Is Referral Marketing Effective?


It rarely fails to amaze me that, although marketers are willing to dump thousands of dollars per month on advertising to attract new clients and customers, they often overlook simple, low-cost strategies that are often more effective. One such fall-off-a-log simple strategy is referral marketing.

Doug, a friend I met at a networking meeting several months ago, owns and operates a local insurance agency. We started discussing marketing strategies one afternoon, and he revealed that he typically spends about $3,000 a month on PPC ads, direct mailers, and buying leads from third party quoting websites. Still, his business was stagnating.

“I’m hardly getting enough new business to justify my advertising costs,” Doug confided. “My book of business just isn’t growing fast enough to keep up with my expenses.”

I asked him how many new clients he was getting from referrals.

“I’ve never had much luck with referral marketing. I mean, it brought in new clients, but it wasn’t predictable. So it’s just one more thing to mess with.”

I sat quietly for a moment, trying to think of a nice way to put what I was about to say. Doug’s logic (or, rather, lack of it) was lost on me. He saw referral marketing as a pain in the rear end, rather than as a business-building strategy.

“It’s the process of referral marketing that isn’t predictable, not the results. You can’t predict how many people refer others to your agency, because you don’t have access to that information. But you can measure the number of referrals who call you and start policies with your agency.”

Doug nodded, but I was pretty sure it was an “if I pretend to understand, maybe you’ll drop it” nod. But as my wife can tell you, “drop it” just isn’t in my nature.

“Look, let’s say you send out ‘refer a friend’ cards to 100 clients. Maybe 10 of them will tell someone about your agency. Maybe 25 will… I don’t know. But let’s say that those 100 cards bring you five new clients. You can measure that… and if you use referral marketing consistently, you can even predict it with reasonable accuracy. So who cares how many clients participate, as long as you get the results you need?”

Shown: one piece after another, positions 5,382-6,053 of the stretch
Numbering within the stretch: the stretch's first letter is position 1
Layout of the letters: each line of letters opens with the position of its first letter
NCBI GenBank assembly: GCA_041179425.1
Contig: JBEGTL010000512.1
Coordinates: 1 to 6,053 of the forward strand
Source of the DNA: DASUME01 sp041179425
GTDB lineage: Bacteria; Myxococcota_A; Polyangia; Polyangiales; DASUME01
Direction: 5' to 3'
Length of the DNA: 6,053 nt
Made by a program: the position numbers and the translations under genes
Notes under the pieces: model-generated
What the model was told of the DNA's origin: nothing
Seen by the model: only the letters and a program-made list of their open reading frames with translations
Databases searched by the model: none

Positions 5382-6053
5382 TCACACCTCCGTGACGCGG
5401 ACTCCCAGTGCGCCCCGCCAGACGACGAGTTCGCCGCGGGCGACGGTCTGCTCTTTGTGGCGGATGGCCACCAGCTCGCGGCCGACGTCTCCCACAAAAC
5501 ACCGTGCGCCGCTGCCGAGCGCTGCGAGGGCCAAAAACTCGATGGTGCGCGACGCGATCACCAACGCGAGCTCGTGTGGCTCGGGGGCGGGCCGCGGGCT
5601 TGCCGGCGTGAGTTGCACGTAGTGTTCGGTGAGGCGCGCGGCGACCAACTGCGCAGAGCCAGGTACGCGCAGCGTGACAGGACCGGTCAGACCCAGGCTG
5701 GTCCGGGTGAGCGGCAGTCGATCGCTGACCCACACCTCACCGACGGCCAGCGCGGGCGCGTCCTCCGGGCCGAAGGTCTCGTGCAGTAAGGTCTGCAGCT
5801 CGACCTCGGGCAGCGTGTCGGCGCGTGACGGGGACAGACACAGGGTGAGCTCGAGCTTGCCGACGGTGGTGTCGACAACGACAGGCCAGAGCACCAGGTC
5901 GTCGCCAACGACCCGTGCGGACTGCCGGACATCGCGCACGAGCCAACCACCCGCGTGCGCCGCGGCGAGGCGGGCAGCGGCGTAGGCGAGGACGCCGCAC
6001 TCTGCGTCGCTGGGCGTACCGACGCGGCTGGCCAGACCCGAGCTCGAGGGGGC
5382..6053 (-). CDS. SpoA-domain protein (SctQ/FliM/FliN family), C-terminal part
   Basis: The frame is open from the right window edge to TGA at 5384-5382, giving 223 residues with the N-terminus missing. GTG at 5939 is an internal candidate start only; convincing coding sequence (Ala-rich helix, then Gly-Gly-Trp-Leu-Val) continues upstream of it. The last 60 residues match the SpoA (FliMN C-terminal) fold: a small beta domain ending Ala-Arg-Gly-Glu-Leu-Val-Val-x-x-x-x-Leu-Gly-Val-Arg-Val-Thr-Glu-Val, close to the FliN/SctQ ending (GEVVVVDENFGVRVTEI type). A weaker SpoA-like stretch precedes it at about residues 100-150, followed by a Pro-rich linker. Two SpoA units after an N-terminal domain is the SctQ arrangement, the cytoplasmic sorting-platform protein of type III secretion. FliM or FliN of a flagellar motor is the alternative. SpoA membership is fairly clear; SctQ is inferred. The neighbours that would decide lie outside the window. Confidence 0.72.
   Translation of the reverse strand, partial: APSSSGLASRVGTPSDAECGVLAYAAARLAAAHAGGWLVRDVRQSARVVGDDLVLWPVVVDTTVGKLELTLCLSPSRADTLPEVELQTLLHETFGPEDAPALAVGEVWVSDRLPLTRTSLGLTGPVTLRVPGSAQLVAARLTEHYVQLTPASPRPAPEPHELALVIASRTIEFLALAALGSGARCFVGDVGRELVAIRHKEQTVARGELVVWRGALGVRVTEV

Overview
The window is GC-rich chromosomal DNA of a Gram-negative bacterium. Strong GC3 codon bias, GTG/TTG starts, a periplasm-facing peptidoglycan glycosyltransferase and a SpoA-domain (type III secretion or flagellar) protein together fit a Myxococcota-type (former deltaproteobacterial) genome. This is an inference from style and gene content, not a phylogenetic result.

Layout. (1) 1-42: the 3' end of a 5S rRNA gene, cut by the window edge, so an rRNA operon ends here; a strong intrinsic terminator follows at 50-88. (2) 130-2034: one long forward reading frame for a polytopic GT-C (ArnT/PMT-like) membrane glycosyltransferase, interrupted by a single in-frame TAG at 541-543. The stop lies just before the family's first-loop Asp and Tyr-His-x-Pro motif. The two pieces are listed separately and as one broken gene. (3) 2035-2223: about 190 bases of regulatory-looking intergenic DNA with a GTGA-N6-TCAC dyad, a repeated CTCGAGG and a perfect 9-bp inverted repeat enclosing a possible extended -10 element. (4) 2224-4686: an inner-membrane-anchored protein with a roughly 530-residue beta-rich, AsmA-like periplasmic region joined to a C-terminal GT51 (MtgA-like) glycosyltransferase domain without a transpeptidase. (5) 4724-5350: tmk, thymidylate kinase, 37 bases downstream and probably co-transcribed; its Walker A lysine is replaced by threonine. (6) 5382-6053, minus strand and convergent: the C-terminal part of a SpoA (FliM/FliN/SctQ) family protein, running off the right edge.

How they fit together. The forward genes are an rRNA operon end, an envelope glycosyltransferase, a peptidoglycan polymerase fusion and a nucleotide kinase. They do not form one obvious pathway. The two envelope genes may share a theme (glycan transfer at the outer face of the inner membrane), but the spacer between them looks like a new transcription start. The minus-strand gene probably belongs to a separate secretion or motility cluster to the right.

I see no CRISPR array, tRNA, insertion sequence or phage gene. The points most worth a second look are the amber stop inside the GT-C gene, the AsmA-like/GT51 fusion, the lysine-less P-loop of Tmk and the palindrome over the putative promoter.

I don’t know if Doug ever acted on my advice – he’s a great guy, but a little on the stubborn side. But if he did, he would have a predictable system for securing new clients without the cost of advertising and buying leads. If a marketing strategy costs little and produces consistent results, why wouldn’t you use it?

Besides, a referred lead is far more likely to buy from you than a cold lead - four times more likely, according to Neilsen Research. After all, they’ve already received a recommendation from one of the most important people possible – a current customer.

Here are a few tips to help you get the most out of referral marketing:

1) Implement referral marketing consistently. If you decide to hit 100 clients up per month for referrals, do it every single month. This gives you the power to anticipate the effectiveness of your campaign, which is critical to planning for growth.

2) Don’t assume that a new customer will tell you how she found your business. Ask each new customer how she learned about your business. Obtaining this information helps you measure the effectiveness of your referral marketing efforts.

3) Offer an incentive for referral activity. Customers who refer new people to your business should be rewarded for their efforts. Depending on the nature of your business, an incentive might include a product discount, complementary tickets to a local event, or entry into a contest for a high-value product (tech products like iPads are particularly attractive to consumers).

Sure, referral marketing is one more task on your already full plate. But the low cost and high effectiveness of this strategy can be well worth the extra time and effort you spend attracting referral business.

Categories : Marketing Strategy

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